• Organize my sketches for 2014
        • Post The Obstacle Is The Way to blog
      • Delegation (0.0h)
      • Packaging (1.8h)
      • Paperwork (5.8h)
        • File T5 for 2014
        • File T4 for 2014
      • Parse XML from Evernote and extract all the journal entries
      • Remove duplicates from Flickr list
      • Fix csa_foods
      • AJAXify clothing log
      • Fix the menu on small screens
      • Change error message since I don’t get notified about stuff
      • Clear up Documents/Documents confusion
      • Re-cross-reference blog posts with Flickr. What’s a nice, sustainable way of doing this?
    • Connect (5.7h – 15% of Business)
      • Talk to journalist about Quantified Self
      • Find contact information and timezone
  • Relationships (7.7h – 4%)
    • Check protocol and copy dates
  • Discretionary – Productive (26.4h – 15%)
    • Emacs (1.3h – 0% of all)
      • Revise transcript for Thomas Kjeldahl Nilsson
      • Blog about most recent Emacs Hangout
      • Developing Emacs micro-habits: Text automation
    • Get passport pictures
    • Scan passport
    • Apply for passport
    • Pick up my lunch
    • Writing (16.8h)
      • Smooth out image workflow for writing
  • Discretionary – Play (9.7h – 5%)
  • Personal routines (20.7h – 12%)
  • Unpaid work (8.4h – 5%)
  • Sleep (58.2h – 34% – average of 8.3 per day)

Thinking about how to make better use of Yasnippet in my Emacs workflow

One of the awesome things that Karl Voit demonstrated in this Emacs Chat was how he used YASnippet and Org Mode to quickly create projects with several related tasks, such as when organizing a group to attend an event. He selected the snippet and filled in different fields like the artist name and the event date, and Emacs generated all these sub-tasks and e-mail templates with the information already filled in.

I’ve used YASnippet once or twice, but mostly I’ve been using org-capture and org-capture-templates instead. YASnippet looks like it might be more flexible because you can fill in fields in a non-linear order and you can re-evaluate Emacs Lisp expressions as you type.

Lots of people do cool things with YASnippet. For example, it’s popular for programming because it lets people quickly expand short sequences into longer syntax. Check out this Emacs Rocks episode on YASnippet to get a sense of what it can do. (Note: YASnippet has changed its naming convention slightly, so things like yas/text have been replaced with yas-text.) People have used it for e-mail templates and to fill in metadata for blog posts.

I’d like to use YASnippet more. Where can I integrate it into my workflow? Probably wherever checklists and templates make sense. I’ve been thinking about checklists and templates as a way to improve how I do things.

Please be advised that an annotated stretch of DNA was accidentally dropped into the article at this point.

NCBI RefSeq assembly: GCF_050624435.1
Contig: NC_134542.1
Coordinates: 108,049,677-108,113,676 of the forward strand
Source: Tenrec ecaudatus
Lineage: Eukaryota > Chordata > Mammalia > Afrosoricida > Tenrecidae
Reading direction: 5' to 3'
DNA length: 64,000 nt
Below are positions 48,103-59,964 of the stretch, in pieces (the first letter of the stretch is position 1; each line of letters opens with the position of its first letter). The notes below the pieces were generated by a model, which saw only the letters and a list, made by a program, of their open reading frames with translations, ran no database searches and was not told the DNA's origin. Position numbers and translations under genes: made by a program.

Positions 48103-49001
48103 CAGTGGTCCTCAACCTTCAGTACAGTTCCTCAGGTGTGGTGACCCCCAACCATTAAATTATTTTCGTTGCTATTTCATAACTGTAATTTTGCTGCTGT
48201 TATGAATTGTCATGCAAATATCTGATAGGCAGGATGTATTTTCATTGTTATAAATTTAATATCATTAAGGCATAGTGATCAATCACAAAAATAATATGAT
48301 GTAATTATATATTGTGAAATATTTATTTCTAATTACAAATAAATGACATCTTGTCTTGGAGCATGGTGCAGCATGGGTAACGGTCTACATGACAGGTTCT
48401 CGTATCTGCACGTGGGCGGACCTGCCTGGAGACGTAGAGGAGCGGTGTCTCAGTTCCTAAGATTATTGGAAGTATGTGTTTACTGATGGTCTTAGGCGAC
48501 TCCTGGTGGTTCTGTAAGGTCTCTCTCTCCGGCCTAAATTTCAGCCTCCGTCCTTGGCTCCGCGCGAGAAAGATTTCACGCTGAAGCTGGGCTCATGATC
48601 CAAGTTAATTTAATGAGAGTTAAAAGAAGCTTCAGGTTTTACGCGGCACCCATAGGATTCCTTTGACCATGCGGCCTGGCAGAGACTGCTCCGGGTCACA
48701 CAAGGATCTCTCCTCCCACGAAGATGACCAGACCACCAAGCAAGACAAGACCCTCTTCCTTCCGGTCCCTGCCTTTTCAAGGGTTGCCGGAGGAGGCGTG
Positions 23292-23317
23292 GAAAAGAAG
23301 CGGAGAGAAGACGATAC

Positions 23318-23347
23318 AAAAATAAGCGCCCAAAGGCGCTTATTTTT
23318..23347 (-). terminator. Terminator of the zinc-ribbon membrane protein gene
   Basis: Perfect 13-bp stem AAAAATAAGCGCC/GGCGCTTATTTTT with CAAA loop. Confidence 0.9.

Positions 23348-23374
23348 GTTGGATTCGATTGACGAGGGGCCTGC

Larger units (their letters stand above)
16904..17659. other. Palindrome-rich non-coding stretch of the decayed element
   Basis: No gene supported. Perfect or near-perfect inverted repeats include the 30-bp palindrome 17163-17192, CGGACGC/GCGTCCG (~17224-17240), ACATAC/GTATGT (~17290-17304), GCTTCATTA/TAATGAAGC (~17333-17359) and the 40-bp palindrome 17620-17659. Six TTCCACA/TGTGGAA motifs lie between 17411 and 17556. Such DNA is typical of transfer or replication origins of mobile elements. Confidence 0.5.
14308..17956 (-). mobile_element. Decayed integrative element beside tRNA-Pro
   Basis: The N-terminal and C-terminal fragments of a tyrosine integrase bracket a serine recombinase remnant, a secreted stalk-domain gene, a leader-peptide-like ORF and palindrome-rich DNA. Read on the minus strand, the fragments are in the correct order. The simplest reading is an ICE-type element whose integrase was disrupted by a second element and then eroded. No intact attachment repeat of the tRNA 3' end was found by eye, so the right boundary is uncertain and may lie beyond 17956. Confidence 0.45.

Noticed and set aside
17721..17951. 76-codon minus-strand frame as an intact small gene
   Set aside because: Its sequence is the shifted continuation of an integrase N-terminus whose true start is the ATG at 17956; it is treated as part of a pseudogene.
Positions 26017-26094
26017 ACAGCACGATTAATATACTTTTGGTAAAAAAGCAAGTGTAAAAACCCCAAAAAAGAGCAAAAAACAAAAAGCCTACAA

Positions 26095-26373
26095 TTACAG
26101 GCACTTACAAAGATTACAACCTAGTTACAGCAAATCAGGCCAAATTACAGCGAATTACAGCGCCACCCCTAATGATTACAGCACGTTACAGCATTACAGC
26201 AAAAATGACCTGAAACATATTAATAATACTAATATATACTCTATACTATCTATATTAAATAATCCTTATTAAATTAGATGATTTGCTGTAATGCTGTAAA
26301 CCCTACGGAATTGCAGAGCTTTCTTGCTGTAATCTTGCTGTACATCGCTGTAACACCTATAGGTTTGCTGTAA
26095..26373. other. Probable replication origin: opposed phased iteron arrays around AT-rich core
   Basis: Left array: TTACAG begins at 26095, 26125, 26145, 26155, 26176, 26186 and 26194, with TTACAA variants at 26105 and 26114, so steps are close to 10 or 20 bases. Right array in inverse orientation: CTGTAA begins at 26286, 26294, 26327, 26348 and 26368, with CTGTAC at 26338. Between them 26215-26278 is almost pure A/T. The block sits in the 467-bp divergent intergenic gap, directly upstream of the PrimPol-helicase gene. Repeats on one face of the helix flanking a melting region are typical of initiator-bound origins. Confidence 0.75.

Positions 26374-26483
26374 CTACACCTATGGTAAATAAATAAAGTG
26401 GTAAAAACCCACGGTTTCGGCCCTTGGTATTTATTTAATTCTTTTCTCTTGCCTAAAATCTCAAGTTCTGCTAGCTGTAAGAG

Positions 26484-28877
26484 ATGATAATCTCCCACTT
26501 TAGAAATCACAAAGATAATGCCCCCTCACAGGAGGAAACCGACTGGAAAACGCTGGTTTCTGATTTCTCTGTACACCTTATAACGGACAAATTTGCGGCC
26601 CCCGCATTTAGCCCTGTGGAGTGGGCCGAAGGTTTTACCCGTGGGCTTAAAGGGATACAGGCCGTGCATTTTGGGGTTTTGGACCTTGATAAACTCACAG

Checklists are good for making sure that you complete tasks more consistently, not missing any important steps. You can work faster when there’s a guide, since you don’t have to keep thinking of the next step each time. The simple act of checking things off can encourage you to put in more effort, since the list shows you your progress. It also makes it easier to remember to follow up.

Templates help you improve the structure of your work. You can make sure you cover all the important parts. If you use similar structures for many things, then people get used to finding information in the same logical places. This doesn’t mean that you’re stuck with cookie-cutter formats. You can still adapt the format to your needs.

I’m particularly interested in using checklists and templates to improve in three areas:

  • Programming: I’d like to write with less friction and use best practices like testing
  • Helping the Emacs community: Checklists can help me make sure I do all the steps to prepare for and make the most of Emacs Hangouts and Emacs Chats. They might also lower the intimidation factor so that I end up scheduling these more often.
  • Writing: I think checklists and templates will help me invest more time into developing thoughts, relationships, and structure.

Programming

As mentioned, YASnippet’s popular for programming. You can take advantage of existing collections of snippets for different programming modes (ex: AndreaCrotti’s collection), or you can define your own.

I’d like to get better at developing single-page applications using AngularJS, Twitter Bootstrap / Zurb Foundation, and NodeJS. YASnippet might let me quickly put together short applications and test suites. If I get my workflow smooth enough, I might even be able to do an app-a-week (or app-a-day) sprint for deliberate practice. There are often lots of fiddly little syntax or keyword things that I look up while writing code. While practising typing those things in again and again will help me memorize them, there’s also some value in automating that part with snippets so that I can focus on the core skills of designing and implementing small web applications.